So what could a compromise look like? Labor seems unlikely to agree to the government’s terms that it wants to see the RET reduced to a “real 20%” figure, which in effect would mean a dramatic cut. The Australian Solar Council and Labor have described such a cut as being potentially “devastating” to solar. But it could agree to a smaller reduction and adjustments to programs that operate under the RET.

The rooftop solar scheme could be maintained in name, but the size of subsidy for each array reduced. At present there are sizeable subsidies available to households that want to go solar. Paid out according to size of installation, subsides are worth around $2,500 for a more-or-less average sized solar array. This subsidy could be cut in half or more, which has previously occurred, so is not beyond the bounds of reality.

The size of solar arrays qualifying for the subsidy could also be limited or even a ceiling on the number of solar arrays subsidized put in place. These are all options the Industry Minister Ian Macfarlane and Environment Minister Greg Hunt could be considering as it looks to bring a new proposal to Labor. And it would all mean more expensive solar for Australian households and businesses.

If you’re interested in going solar, sooner is still better than later. Get 3 quotes today to ensure you don’t miss out on the rebate.

 

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Understanding Batteries

Off-Grid Systems

For some households a battery system can be of great benefit and minimise a home’s reliance on the grid. However, it’s important to understand for a battery to be useful your solar system needs to be generating excess energy for the battery to store, which you can then use at night or when the sun is not out.

When selecting a battery, you’ll want to invest in a system that is most suited to your home and can drive the best return on investment (ROI). Despite a larger upfront cost, a higher quality battery may significantly increase your ROI.

    Battery systems start from $6,000 and costs can vary greatly based on the following factors:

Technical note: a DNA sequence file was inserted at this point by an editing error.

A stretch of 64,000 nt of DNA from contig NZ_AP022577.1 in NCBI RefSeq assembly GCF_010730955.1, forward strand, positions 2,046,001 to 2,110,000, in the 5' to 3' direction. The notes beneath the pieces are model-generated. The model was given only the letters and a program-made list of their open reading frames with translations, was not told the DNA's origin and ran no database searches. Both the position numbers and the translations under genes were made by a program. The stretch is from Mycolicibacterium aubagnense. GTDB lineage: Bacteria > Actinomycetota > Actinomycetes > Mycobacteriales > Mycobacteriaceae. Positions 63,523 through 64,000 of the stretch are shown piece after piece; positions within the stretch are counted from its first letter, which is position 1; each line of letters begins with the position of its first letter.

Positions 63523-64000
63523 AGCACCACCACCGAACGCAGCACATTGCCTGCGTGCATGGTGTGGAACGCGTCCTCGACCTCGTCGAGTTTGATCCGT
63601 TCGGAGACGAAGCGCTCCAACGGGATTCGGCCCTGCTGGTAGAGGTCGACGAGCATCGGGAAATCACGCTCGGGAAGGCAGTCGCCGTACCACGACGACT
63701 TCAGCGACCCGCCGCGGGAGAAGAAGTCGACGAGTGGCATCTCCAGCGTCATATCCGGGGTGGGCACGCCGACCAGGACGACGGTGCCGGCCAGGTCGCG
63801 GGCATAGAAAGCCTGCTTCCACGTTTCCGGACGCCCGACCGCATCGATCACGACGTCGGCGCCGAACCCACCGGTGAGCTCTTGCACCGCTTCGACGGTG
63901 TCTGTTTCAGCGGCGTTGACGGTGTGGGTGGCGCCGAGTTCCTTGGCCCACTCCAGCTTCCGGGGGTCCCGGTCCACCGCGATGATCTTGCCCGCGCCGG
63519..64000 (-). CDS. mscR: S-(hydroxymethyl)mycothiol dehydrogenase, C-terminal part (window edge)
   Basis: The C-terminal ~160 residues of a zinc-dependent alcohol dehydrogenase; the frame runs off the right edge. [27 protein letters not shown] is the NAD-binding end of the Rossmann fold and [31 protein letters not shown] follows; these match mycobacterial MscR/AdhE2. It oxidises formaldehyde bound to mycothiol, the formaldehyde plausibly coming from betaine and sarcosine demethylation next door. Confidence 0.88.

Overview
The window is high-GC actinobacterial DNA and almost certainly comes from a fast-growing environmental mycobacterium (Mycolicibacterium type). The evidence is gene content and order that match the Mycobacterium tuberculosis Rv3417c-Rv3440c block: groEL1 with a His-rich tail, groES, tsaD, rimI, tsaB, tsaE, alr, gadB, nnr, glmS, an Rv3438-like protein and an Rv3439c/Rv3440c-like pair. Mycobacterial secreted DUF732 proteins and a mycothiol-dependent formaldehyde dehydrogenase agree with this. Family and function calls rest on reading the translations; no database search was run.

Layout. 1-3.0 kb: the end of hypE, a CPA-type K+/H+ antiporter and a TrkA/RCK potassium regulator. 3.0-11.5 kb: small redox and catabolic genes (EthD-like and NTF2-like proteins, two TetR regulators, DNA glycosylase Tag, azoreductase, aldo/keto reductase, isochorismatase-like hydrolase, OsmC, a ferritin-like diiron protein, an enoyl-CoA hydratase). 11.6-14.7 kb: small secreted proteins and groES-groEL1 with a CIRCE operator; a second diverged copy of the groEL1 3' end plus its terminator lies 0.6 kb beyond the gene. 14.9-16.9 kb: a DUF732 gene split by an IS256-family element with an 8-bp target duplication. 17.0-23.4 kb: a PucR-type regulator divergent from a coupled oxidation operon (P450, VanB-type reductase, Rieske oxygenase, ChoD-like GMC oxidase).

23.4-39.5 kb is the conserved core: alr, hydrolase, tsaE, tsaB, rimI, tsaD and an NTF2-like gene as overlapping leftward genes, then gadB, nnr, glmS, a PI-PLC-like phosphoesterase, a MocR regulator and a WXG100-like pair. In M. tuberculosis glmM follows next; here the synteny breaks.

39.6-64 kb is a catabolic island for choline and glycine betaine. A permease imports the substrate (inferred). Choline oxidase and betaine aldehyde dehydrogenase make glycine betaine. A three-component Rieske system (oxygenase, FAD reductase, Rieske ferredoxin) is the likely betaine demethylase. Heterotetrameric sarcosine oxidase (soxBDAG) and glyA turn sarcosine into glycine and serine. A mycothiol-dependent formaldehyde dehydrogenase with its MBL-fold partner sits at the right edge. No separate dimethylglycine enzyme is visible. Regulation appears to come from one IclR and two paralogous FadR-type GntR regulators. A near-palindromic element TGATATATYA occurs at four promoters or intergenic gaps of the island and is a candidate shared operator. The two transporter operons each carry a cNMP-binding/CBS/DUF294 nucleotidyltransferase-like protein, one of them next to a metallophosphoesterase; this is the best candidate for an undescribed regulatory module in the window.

1. Cycle Life-Time

    The number of times a battery can fully charge and discharge.

  2. Battery Power (kW)

    How fast it can be charged or discharged.

  3. Storage Capacity (kWh)

    The maximum amount of energy a battery system can store.

  4. Battery Management System (BMS)

    An electronic ‘smart’ system that gathers data and manages the battery ensuring it does not overload or operate outside of its safe functioning zone..

  5. Inverter

    Battery systems require their own inverter if your solar system does not have a hybrid inverter.

  6. 'All-In-One Unit’

    A system which includes the battery, BMS and an inverter all in one unit.

  7. Warranty

    Length of time or cycles the battery system is under guarantee.

  8. Blackout Protection/Backup

    It’s important to note this is not a common feature of a battery system and could cost thousands of dollars to include. Blackout protection not only requires additional components but also a specialised installation and rewiring. For grid-connected homes, the cost for blackout protection can outweigh the benefit.

Additionally, if your purpose for adding battery is to go Off-Grid and become completely independent from the grid you will need to ensure your solar system can generate enough energy to power your home and your battery system is large enough to store this energy. For homes in metro areas going Off-grid is not cost effective and is only recommended for those in remote areas with limited access to the grid. Off-grid solar systems with battery start at approximately $30,000.